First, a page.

I have always wanted to say that.
According to data from the Department’s farm business survey in 2013-14, the greatest barriers for individuals who want to join the farming sector are the non-competitiveness of salaries, which was cited by 64% of respondents; the lack of job opportunities, which was cited by 55%; and the fact of not owning a family farm, which was also cited by 55%. You can do the maths, Mr Walker. We must increase our efforts to change the perception of the sector, to attract new entrants, to come up with solutions and to provide assistance for young people to overcome barriers to the industry. I will be interested to hear from the Minister what has been done since the release of those figures to address the concerns that they raise.
Examples of initiatives to address this challenge include the industry-wide careers initiative Bright Crop, which seeks to inform school pupils, parents and careers advisers about the range of careers and progression opportunities available in the industry. Other industry career campaigns should be co-ordinated around Bright Crop to provide consistent information that helps to inform and inspire young people about careers in the sector, and outline clear career frameworks that show progression. We need young people, as well as people of all ages, in the food, farming and fishing sectors, because they bring ambition and creativity.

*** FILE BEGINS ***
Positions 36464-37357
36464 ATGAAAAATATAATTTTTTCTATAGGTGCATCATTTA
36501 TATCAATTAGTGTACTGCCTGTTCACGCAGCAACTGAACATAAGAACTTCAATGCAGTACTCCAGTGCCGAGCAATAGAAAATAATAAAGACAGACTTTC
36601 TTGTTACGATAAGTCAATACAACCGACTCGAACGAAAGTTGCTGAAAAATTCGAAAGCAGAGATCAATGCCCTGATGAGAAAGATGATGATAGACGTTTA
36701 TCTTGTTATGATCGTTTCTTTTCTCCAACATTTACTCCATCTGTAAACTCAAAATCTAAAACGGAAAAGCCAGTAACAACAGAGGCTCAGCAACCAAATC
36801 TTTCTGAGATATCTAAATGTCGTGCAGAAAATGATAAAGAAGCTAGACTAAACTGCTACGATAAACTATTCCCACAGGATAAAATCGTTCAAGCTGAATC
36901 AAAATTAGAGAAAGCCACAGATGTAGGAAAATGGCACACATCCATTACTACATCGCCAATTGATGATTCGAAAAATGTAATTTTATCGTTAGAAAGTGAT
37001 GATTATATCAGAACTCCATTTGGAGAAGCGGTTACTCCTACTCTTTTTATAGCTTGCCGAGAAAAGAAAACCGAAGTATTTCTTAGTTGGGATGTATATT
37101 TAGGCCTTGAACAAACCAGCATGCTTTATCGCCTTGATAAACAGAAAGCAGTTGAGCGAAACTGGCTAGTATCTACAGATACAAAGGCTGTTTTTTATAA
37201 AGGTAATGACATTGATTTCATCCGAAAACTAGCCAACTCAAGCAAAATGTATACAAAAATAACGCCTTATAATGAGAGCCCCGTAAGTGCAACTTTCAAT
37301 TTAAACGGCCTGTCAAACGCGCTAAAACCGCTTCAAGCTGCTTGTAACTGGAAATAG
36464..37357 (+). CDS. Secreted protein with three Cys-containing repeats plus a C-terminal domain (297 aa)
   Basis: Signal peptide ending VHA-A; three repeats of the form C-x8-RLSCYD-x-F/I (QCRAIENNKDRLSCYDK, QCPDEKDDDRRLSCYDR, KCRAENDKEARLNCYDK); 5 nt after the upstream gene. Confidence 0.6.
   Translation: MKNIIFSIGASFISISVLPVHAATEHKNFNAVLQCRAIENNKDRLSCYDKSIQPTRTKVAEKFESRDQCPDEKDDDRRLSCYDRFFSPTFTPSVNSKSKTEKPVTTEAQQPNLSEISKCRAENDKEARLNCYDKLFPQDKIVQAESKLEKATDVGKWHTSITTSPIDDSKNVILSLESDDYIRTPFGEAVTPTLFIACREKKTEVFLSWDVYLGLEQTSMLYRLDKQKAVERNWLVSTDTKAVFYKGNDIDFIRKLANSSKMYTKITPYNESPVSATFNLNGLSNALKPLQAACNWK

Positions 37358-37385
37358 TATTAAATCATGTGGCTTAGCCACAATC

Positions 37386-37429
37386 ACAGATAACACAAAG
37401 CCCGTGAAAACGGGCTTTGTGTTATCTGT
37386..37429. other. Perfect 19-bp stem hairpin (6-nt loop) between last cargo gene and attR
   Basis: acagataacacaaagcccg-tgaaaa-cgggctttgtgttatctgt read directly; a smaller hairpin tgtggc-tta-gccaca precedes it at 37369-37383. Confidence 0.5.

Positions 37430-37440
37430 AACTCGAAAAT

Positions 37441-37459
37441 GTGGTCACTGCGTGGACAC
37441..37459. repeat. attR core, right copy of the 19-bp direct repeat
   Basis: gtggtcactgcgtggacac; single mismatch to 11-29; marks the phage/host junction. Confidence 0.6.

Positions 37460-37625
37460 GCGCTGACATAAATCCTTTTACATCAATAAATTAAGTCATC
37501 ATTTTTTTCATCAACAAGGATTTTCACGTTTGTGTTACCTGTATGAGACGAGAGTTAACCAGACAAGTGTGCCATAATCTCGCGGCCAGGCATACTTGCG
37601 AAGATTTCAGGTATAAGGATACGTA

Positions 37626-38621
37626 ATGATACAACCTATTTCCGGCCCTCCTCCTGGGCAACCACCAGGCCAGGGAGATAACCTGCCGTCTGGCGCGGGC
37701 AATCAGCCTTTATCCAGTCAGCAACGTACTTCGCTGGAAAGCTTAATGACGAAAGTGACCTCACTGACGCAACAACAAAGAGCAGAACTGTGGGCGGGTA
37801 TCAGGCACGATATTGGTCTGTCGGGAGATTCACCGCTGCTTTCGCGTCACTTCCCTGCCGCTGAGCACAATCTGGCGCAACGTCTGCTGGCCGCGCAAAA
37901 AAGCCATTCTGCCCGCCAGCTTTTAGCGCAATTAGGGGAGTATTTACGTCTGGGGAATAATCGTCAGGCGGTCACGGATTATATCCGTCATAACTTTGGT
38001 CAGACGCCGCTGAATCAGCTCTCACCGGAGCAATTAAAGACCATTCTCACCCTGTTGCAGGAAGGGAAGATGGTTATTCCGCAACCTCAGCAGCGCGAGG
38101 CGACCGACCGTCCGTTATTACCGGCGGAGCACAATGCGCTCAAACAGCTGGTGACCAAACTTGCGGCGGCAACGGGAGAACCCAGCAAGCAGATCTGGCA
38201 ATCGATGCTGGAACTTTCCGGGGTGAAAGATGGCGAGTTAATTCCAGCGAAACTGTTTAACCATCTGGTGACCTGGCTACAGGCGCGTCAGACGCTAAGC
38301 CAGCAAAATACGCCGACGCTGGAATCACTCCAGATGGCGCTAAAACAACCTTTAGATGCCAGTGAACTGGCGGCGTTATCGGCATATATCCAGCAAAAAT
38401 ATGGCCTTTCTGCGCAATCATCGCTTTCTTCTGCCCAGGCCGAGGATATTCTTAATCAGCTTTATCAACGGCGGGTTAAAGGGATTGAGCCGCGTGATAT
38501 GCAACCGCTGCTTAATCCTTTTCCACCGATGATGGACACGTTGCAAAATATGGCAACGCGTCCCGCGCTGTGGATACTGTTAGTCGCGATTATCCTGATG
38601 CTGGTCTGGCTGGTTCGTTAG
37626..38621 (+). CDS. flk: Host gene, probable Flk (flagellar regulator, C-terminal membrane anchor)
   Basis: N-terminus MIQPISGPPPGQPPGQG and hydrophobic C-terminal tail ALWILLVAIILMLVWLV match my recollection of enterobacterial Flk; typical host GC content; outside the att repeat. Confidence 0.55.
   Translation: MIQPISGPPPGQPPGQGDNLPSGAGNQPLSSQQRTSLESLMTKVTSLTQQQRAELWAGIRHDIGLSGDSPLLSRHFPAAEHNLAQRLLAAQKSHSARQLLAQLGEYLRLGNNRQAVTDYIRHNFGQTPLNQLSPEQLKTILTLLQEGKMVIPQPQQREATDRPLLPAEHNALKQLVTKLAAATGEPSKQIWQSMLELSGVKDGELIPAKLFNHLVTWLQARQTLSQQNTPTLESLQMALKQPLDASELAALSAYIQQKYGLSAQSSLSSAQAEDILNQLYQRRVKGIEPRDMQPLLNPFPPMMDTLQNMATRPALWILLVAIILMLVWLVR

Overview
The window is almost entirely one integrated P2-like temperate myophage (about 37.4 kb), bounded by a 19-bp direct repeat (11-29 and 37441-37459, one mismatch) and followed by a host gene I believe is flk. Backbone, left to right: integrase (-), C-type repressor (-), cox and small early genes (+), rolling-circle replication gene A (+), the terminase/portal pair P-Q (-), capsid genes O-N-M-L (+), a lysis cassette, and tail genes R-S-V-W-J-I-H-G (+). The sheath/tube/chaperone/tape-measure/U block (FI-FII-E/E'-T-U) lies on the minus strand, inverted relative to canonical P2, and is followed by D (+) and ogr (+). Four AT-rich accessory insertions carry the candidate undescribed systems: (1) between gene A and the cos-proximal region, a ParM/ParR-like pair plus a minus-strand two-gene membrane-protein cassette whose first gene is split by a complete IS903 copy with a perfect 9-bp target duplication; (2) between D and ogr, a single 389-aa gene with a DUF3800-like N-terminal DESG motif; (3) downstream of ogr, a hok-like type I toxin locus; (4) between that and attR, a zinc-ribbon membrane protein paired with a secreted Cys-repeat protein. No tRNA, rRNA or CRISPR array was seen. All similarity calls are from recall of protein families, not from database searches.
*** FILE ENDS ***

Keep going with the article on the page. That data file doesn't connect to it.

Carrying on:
Events over the last decade have demonstrated that food security should not be overlooked. We are still dependent on food imports, because the UK’s farmers produce only 61% of what the nation consumes. Productivity has been rising at an average of 1.5% per annum, but we are in great need of young and highly skilled farmers to come up with ways to keep increasing it. We need technically savvy entrepreneurs and driven young people to use the available state-of-the-art technology, from GPS mapping systems to high-tech milk machines, to keep British farming at the cutting edge of production trends and to fulfil demands. Additionally, because of the current uncertainty over the value of sterling, retailers and consumers are looking increasingly closer to home to meet their needs. The creativity of young people would also help farms across the UK to achieve diversity goals highlighted in a VisitEngland survey in 2016, which showed that 28% of young people were looking at tourism, 16% at contracting, 14% at property and 12% at opening farm shops.